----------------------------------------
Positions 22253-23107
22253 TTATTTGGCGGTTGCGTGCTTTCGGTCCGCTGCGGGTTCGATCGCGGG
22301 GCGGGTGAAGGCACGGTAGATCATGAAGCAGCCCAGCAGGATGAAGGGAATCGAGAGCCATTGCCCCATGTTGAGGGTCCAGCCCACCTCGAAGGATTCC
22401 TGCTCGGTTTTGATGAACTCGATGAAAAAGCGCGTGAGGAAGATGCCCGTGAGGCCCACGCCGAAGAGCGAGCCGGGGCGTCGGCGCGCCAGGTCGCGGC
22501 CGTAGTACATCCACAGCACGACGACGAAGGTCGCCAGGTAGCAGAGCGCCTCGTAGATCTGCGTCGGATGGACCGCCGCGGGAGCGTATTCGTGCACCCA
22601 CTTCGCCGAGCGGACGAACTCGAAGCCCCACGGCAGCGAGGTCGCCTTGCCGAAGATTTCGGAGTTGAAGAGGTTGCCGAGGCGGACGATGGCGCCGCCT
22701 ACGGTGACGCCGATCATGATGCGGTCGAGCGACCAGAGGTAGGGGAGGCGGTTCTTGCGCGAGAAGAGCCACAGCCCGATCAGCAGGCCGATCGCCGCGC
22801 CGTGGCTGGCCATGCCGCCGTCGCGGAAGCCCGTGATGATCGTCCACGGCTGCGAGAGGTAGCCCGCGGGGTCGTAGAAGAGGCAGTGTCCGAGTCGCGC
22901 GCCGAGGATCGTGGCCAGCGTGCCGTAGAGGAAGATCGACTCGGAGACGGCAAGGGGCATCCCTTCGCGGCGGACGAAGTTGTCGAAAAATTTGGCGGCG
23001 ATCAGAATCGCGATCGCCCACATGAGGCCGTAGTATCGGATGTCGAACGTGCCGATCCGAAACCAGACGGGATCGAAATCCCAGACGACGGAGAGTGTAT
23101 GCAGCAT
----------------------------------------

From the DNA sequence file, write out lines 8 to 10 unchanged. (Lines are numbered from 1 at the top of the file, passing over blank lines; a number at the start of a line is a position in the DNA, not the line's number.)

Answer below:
22801 CGTGGCTGGCCATGCCGCCGTCGCGGAAGCCCGTGATGATCGTCCACGGCTGCGAGAGGTAGCCCGCGGGGTCGTAGAAGAGGCAGTGTCCGAGTCGCGC
22901 GCCGAGGATCGTGGCCAGCGTGCCGTAGAGGAAGATCGACTCGGAGACGGCAAGGGGCATCCCTTCGCGGCGGACGAAGTTGTCGAAAAATTTGGCGGCG
23001 ATCAGAATCGCGATCGCCCACATGAGGCCGTAGTATCGGATGTCGAACGTGCCGATCCGAAACCAGACGGGATCGAAATCCCAGACGACGGAGAGTGTAT